This tulip has changed even since I took the photo on Friday but Frank and the tulip look so pretty in the sun I had to include it here. The grassy shoots have no buds that I can see but that pan of Baby Moon daffodils should bloom soon. I hope.
When I complained last week about the bulbs I was forcing not responding to the force I kept sending their way I did not menton this Apricot Beauty which had produced a single bud. You can’t really tell from the photo but the other Apricot Beauties in this pot are also sending out buds. I hope they will be blooming next Sunday when I am supposed to bring them to church.
The pot of tulips next to Apricot Beauty that is not doing much is Yellow Baby, a ‘short, compact and fully double’ tulip which I am looking forward to.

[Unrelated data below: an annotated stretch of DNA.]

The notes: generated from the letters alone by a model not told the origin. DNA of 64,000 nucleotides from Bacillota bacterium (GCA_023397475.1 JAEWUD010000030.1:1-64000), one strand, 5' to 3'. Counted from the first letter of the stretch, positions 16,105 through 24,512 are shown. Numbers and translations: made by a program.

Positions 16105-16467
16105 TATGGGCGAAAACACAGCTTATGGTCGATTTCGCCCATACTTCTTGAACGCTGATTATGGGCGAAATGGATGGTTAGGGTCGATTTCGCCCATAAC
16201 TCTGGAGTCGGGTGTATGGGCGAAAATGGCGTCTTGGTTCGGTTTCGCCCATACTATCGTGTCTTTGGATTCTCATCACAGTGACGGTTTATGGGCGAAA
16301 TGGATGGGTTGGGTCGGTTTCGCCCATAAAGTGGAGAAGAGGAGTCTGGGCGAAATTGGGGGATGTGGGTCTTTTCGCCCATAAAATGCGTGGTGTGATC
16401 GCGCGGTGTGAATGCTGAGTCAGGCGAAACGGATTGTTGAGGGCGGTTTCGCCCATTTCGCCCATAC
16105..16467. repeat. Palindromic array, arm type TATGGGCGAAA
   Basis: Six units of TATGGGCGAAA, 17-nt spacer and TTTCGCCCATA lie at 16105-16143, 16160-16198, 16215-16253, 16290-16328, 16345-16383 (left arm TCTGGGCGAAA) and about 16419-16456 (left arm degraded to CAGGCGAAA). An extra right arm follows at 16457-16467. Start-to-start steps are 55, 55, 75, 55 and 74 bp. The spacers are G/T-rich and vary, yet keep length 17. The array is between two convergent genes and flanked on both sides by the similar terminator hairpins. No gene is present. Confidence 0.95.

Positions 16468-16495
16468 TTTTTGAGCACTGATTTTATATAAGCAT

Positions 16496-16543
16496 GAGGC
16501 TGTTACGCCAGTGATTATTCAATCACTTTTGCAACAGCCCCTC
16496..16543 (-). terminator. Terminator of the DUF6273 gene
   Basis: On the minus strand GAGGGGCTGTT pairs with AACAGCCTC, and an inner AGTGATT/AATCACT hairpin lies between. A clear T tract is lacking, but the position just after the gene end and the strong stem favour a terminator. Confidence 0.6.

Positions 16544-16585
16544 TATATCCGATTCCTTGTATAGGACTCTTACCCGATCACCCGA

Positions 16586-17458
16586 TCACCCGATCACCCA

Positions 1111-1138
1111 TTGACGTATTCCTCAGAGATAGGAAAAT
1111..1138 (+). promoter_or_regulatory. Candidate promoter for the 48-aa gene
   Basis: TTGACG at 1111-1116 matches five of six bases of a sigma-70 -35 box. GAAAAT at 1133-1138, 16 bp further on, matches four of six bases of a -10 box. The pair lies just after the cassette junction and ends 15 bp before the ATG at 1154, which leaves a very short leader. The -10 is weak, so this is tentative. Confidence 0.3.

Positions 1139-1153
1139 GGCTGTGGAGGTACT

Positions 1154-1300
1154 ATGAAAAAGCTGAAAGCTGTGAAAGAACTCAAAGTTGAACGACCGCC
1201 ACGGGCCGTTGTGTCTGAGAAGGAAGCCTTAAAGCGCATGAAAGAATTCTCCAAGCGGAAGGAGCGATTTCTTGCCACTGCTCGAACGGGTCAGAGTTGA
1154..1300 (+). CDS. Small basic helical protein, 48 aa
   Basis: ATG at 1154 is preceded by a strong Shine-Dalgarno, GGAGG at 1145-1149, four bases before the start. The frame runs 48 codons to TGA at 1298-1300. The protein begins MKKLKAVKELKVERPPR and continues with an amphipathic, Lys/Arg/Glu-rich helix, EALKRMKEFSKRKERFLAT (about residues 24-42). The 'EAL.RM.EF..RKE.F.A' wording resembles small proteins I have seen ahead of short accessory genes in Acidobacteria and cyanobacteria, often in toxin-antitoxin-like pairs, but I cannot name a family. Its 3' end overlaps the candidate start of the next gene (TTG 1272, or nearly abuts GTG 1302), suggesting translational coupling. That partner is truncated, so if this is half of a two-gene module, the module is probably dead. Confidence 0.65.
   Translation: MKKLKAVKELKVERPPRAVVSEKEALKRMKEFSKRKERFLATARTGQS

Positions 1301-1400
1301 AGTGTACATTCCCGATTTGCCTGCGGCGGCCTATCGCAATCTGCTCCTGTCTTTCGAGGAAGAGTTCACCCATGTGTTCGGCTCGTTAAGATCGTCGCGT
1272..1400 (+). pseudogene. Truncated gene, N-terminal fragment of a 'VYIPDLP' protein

Pieter de Leur is just the kind of bright red tulip that children cut out of construction paper in the spring. Mine are leaning a bit. I guess I haven’t managed to rotate them sufficiently in the window. One of the things that has amazed me is the way the flowers open and close slightly during the day. I understand that many flowers may close at the end of the day and open again in the morning, but I really hadn’t appreciated the amount of fluctuation during the day. That appreciation has been an un-anticipated benefit of the bulb forcing project.
This Minnow daffodil is so pretty and fragrant. I put my pencil holder in the photo just for scale. The plant itself is about eight inches tall so you can see the little bouquet of flowers is tiny. When I ordered these miniature bulbs I didn’t understand quite how tiny the flowers would be. Another learning lesson. You can see there will be other flowers soon. I found this odd little terra cotta pot at the transfer station and I thought it would be good for forcing bulbs that could then be given away as gifts, but while the bulbs are good size, the flowers are tiny, so I am enjoying them all myself.